Balkanalysis.com Editor’s note: readers interested in this article will also want to see a recent article by the same author, Greece and Turkey: Offensive and Defensive Balance of Air Power in 2012.
The Greek and Turkish naval forces are two of NATO’s strongest and most experienced. The chronic antagonism between the two neighboring states has meant that their naval crews and officer corps have been trained and simulated wartime situations. The Greek Navy in particular has a longer tradition in maritime affairs due to the prevalence of a merchant marine culture and the numerous Islands, archipelagos and long stretches of coastline.
While Turkey also has a considerable coastline on three sides, it has traditionally had a much more continental orientation whereas Greece has traditionally looked to the sea. For example, during the rule of the Ottoman Turks, it was noted that the majority of their navy was manned by Greeks, while Turkish officers and soldiers were more effective serving in the land forces.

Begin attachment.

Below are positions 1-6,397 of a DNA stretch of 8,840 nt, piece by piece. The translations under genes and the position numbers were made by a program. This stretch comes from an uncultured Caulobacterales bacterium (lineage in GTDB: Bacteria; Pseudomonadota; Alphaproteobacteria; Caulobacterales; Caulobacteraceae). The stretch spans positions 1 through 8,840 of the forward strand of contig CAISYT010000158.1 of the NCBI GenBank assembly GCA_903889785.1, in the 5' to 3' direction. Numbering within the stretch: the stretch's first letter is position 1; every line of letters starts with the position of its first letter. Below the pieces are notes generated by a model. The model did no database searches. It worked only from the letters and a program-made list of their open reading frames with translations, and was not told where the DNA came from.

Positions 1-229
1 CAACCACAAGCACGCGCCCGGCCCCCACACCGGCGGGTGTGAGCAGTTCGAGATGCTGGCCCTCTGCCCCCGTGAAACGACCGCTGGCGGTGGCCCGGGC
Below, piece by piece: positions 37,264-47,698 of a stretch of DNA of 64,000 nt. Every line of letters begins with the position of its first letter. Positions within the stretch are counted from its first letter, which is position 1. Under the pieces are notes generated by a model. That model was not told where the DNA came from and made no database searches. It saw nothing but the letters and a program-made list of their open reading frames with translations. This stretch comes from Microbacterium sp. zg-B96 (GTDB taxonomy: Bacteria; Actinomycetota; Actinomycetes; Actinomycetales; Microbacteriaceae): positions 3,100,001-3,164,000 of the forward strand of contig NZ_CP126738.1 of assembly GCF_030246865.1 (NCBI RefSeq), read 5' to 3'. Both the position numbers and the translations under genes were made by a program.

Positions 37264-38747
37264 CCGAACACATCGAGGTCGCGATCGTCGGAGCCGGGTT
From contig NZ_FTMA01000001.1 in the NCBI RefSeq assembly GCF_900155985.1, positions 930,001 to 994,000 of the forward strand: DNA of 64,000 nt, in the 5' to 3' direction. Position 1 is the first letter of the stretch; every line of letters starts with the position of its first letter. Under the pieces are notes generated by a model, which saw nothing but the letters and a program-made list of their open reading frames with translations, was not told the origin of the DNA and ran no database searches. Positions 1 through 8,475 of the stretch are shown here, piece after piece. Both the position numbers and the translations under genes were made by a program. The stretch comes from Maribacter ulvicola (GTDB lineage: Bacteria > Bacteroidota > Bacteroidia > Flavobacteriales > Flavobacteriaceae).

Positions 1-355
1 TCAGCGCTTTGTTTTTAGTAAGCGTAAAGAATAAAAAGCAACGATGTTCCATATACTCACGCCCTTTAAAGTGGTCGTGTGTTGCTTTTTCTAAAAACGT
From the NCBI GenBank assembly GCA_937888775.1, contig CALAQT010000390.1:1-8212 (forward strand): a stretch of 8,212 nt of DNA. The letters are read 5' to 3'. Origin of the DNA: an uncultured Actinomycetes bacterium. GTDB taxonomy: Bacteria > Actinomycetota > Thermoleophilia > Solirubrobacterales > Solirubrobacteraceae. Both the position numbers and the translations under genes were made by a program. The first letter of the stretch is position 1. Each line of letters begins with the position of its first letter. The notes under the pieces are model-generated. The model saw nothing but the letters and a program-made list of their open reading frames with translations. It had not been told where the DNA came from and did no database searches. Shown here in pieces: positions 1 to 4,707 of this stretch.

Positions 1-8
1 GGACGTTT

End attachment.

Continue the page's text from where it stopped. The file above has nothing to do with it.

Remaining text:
The following detailed report breaks down the inventory of these rival-but-allied naval forces for the year 2012. It also reveals that equilibrium of power has been established; the two countries have, both in quantitative and qualitative terms, reached an equal projection of naval power, something that partly depends on the threat perceptions military planners have regarding different fronts.
We expect this dynamic to remain as it is, at least for the mid-term, though pending acquisitions by Turkey could affect the balance in future. On the Aegean Sea front in particular, Greece for the time being enjoys a small level of superiority, since the Turkish Navy has obligations in the Black Sea as well, and it is considered that these forces would not be able to reach the Aegean in case of war, due to the difficulty in passing through the Bosporus Straits and Hellespontos without risking heavy casualties from the Greek air force, not to mention slowdowns due to the heavy presence of international maritime shipping in the Straits.
All data presented below derives from official information gathered from the Greek and Turkish Naval inventories, available in the archives of their respective military staffs and defense ministries.
see more: http://www.balkanalysis.com/greece/2012/05/31/greece-and-turkey-offensive-and-defensive-balance-of-naval-power-in-2012/